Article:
If a person is allergic to a substance, such as pollen, their immune system reacts to the substance as if it was foreign and harmful, and tries to destroy it.
Research indicates that 30 percent of adults and 40 percent of children in the United States have allergies.
- Allergies are the result of an inappropriate immune response to a normally harmless substance.
- Some of the most common allergens are dust, pollen, and nuts. They can cause sneezing, peeling skin, and vomiting.
- Anaphylaxis is a serious allergic reaction that can be life-threatening.
- To diagnose an allergy, a clinician may take a blood sample.
- The symptoms of an allergy can be treated with drugs. However, the allergy itself requires desensitization.
- Anaphylaxis requires emergency treatment. Epinephrine injectors can help reduce the severity of an anaphylactic reaction.
What is an allergy?
Allergies are a very common overreaction of the immune system to usually harmless substances.
When a person with an allergy comes into contact with an allergen, the allergic reaction is not immediate. The immune system gradually builds up sensitivity to the substance before overreacting.
The immune system needs time to recognize and remember the allergen. As it becomes sensitive to the substance, the immune system starts making antibodies to attack it. This process is called sensitization.
Sensitization can take a few days or several years. In many cases, the sensitization process is not completed. The patient experiences some symptoms but not a full allergy.
Allergies may also be seasonal. For example, hay fever symptoms can peak between April and May, as the pollen count in the air is much higher.
The number of people worldwide with allergies is increasing.
An allergic reaction causes inflammation and irritation. The signs and symptoms depend on the type of allergen. Allergic reactions may occur in the gut, skin, sinuses, airways, eyes, and nasal passages.
Allergic reactions may be confused for other conditions. Hay fever, for example, creates similar irritations to the common cold but the causes are different.
Below is a range of various triggers and the symptoms they regularly cause in people who are allergic.
Dust and pollen
- blocked nose
- itchy eyes and nose
- runny nose
- swollen and watery eyes
- swollen tongue
- tingling in the mouth
- swelling of the lips, face, and throat
- stomach cramps
- shortness of breath
- rectal bleeding, mainly in children
- itchiness in the mouth
- swelling at the site of the sting
- a sudden drop in blood pressure
- itchy skin
- shortness of breath
- hives, a red and very itchy rash that spreads across the body
- chest tightness
- possible anaphylaxis
- swollen tongue, lips, and face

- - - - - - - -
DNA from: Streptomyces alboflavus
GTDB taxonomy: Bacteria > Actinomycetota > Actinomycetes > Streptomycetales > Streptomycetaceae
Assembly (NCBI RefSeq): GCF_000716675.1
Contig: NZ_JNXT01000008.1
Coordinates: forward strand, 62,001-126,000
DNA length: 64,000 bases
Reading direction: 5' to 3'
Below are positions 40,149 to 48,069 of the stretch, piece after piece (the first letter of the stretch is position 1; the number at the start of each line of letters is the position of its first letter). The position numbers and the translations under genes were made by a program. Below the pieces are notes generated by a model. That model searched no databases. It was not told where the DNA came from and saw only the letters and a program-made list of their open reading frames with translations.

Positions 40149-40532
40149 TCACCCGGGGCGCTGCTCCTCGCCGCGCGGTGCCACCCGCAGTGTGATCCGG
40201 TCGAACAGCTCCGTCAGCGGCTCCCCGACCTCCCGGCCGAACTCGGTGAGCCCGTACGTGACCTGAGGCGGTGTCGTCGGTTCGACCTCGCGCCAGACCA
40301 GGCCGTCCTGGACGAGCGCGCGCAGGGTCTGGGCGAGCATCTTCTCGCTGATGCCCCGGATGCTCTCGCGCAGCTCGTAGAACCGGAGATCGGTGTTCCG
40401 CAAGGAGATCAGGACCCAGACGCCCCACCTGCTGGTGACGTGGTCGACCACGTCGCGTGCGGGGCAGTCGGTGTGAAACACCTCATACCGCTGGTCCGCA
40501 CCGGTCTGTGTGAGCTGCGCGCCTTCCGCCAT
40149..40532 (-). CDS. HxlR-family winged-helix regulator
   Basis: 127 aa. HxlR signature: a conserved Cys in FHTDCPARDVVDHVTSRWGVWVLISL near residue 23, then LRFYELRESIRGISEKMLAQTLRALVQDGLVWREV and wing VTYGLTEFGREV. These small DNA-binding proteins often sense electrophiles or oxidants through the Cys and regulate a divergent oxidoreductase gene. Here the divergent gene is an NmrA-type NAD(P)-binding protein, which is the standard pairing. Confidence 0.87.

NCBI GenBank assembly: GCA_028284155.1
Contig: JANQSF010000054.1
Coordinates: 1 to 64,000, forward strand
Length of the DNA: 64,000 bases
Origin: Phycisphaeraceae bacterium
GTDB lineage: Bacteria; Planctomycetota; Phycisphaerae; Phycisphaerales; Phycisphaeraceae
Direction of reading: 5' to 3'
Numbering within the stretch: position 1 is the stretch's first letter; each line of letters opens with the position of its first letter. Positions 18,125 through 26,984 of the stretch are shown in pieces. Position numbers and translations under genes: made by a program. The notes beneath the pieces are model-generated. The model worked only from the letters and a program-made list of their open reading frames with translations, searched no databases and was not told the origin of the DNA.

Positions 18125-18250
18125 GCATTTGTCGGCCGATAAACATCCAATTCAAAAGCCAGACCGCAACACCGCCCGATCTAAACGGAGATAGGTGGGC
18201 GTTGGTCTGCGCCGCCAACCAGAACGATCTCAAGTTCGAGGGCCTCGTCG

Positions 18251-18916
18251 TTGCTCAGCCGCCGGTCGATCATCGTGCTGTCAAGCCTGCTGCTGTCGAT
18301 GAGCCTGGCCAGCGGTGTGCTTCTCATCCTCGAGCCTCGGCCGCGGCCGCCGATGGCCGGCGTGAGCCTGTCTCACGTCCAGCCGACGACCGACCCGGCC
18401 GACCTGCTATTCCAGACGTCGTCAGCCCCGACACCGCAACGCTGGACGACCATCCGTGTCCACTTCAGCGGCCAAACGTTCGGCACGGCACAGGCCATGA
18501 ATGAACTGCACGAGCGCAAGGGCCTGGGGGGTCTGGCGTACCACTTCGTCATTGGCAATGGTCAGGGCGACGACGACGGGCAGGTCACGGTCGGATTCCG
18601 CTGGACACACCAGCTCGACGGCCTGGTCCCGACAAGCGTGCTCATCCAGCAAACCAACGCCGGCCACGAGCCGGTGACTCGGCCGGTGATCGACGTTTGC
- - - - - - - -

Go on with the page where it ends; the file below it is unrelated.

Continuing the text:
- skin rash
- possible anaphylaxis
Anaphylaxis is a quickly escalating, serious allergic reaction that sets in rapidly. It can be life-threatening and must be treated as a medical emergency.
This type of allergic reaction presents several different symptoms that can appear minutes or hours after exposure to the allergen. If the exposure is intravenous, onset is usually between 5 to 30 minutes. A food allergen will take longer to trigger anaphylactic reaction.
Researchers reported in The Journal of Allergy & Clinical Immunology that the most commonly affected areas in anaphylaxis are the skin and respiratory system.
Symptoms of anaphylaxis include:
- hives all over the body, flushing, and itchiness
- swollen tissues
- a burning sensation
- swelling of the tongue and throat.
- a possible blue tint to the skin from lack of oxygen
- a runny nose
- shortness of breath and wheezing
- pain when swallowing
- a drop in blood pressure that can speed up or slow down the heart rate
- abdominal cramps
- loss of bladder control
- pelvic pain similar to uterine cramps
- coronary artery spasm
- low blood pressure leading to high or low heart rate
- dizziness and fainting
Recognizing these symptoms can be crucial to receiving timely treatment.
Causes Of Allergies
A particular antibody called immunoglobin (IgE) causes allergic reactions. Antibodies are released to combat foreign and potentially harmful substances in the body.
IgE is released to destroy the allergen and causes the production of chemicals that trigger the allergic reaction.
One of these chemicals is called histamine. Histamine causes tightening of the muscles in the airways and the walls of blood vessels. It also instructs the lining of the nose to produce more mucus.
The following can be risk factors for developing allergies:
- a family history of asthma or allergies
- being a child
- having asthma
- not being exposed to enough sunlight
- having a different allergy
- birth by Caesarean section
The most common allergens
Potential allergens can appear almost anywhere.
Any food can theoretically cause an allergy. Specific components of food can also trigger allergic reactions, such as gluten, the protein found in wheat. The eight foods most likely to cause allergies are:
- eggs, especially egg-white
- nuts from trees
Other allergens include:
- animal materials, such as dust mite excrement, wool, fur, dander, or skin flakes, as well as Fel d 1, a protein found in cat saliva
- medications, such as penicillin, salicylates, and sulfonamides
- foods such as corn, celery, pumpkin, sesame, and beans
- insect stings, including wasp and bee sting venom, mosquito stings, and fire ants.
- insect bites from horseflies, blackflies, fleas, and kissing bugs
- cockroaches, caddis and lake flies, midges, and moths
- plant pollens from grass, trees, and weeds
- household chemicals
- metals, such as nickel, cobalt, chromium, and zinc